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federal aviation administration bill that was actually changed and so they can resume screening cut private screening but it's still quite challenging to get it accomplished so what the f.a.a. have been full of private employers in an airport flying to hire private private security screeners. it's it's really hard to figure out i would say it's probably more political you have certain union issues you have other issues in terms of control then really anything based on analytics if you look at the reports the private screening is actually typically cheaper than the government and even the f.a.a. i think the government has its own report that said it was three percent higher but i believe o.m.b. or g.a.o. one of the federal agencies did a report and basically said that was incorrect it's actually cheaper so from a cost benefit there's really there's really no issue and we know that the screening is better we know that the federal screeners have actually had problems detecting bomb detecting other things and of course it seems like every time you're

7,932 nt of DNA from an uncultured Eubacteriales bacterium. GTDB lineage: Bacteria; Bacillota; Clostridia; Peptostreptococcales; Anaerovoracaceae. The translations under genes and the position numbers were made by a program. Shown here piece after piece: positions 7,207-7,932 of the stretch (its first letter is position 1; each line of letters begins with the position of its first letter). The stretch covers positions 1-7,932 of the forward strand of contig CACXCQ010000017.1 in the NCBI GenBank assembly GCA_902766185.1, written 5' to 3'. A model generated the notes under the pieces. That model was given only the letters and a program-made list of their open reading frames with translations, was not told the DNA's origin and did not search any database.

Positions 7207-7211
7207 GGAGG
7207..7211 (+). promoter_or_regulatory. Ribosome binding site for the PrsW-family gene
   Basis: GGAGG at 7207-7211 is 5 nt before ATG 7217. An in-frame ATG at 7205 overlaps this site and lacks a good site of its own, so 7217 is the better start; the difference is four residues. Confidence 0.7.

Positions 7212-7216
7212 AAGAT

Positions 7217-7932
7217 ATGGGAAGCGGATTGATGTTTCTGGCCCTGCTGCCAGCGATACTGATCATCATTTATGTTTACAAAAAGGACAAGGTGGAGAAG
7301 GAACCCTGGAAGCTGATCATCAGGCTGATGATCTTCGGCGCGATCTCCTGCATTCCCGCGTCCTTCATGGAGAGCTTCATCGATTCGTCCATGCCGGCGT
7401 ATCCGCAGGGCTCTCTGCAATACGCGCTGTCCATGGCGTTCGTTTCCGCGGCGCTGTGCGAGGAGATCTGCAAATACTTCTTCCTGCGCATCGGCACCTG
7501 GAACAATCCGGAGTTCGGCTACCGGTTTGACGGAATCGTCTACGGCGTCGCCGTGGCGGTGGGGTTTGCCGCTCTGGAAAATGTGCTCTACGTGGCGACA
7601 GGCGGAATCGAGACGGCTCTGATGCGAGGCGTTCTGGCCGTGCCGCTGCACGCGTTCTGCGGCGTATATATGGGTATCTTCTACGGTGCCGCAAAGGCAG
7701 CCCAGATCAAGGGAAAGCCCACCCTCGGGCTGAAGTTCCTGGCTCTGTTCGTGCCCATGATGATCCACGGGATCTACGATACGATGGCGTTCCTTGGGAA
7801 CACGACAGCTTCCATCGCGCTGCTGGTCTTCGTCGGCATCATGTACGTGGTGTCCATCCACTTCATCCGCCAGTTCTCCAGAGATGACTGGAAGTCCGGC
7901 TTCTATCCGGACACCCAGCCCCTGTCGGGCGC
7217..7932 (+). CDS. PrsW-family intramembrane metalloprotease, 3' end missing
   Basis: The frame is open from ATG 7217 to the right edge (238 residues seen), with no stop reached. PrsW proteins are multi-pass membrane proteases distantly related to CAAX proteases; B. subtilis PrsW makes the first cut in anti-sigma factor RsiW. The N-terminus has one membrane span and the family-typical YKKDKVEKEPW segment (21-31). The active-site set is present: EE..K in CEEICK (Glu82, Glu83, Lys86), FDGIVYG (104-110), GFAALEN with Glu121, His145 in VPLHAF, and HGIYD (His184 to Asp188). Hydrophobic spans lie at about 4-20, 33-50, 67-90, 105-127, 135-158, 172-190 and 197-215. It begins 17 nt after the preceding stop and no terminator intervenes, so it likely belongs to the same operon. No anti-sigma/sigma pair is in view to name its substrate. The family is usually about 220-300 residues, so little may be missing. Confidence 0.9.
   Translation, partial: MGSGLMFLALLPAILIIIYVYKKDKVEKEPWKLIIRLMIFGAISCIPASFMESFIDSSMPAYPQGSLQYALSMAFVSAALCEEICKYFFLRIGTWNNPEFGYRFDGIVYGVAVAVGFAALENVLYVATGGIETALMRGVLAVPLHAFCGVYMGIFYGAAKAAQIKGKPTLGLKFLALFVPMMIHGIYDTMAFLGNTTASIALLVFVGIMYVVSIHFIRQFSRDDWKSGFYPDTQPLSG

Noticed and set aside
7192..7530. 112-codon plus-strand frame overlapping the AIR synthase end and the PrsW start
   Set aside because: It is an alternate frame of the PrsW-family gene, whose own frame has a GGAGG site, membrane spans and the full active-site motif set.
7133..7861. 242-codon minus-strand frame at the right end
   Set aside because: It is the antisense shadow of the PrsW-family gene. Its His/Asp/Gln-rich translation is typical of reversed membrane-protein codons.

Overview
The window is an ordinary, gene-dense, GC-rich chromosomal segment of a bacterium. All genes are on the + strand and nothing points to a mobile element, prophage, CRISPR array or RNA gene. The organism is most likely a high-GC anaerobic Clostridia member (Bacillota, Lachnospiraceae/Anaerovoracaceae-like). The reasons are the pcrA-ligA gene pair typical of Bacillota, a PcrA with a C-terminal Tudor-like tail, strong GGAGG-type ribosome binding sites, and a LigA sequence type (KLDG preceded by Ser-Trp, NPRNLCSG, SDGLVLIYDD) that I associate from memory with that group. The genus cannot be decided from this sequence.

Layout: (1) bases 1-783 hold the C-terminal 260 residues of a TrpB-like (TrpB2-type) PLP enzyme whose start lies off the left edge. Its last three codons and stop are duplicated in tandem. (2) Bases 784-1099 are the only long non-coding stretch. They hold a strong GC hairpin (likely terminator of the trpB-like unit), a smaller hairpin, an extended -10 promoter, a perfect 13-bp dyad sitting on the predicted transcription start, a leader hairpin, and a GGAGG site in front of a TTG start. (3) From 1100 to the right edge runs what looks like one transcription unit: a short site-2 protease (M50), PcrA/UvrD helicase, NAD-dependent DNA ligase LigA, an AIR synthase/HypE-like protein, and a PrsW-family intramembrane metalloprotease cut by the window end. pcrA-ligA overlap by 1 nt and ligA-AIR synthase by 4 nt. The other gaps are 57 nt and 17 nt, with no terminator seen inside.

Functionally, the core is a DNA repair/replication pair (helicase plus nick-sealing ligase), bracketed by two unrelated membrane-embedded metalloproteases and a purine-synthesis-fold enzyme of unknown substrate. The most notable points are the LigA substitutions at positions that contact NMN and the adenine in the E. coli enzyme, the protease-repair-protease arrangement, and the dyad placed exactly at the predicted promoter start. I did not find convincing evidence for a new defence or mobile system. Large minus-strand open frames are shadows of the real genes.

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in an airport there's another issue with them doing something improper to passengers that are on those airplanes and we do know that they one of the things that private employers to say is that they gave private employees would be held to higher standards but as you just mentioned it might not necessarily be about cost is it fair to say that it's more about competition or is it about competition i think it is i think it's about competition and i think it's about one other thing how it's structured right now you have the t.s.a. is basically the ones making the guidelines about the screening in the ones actually doing the screening so it's kind of like they're serving as a judicial agency and a legislative agency at the same time and it's really a con a conflict of interest if they simply made the rules and had someone else follow them that would be to me a much better procedure and in addition to having competition which i think is necessary you'd actually have two different two different entities so perhaps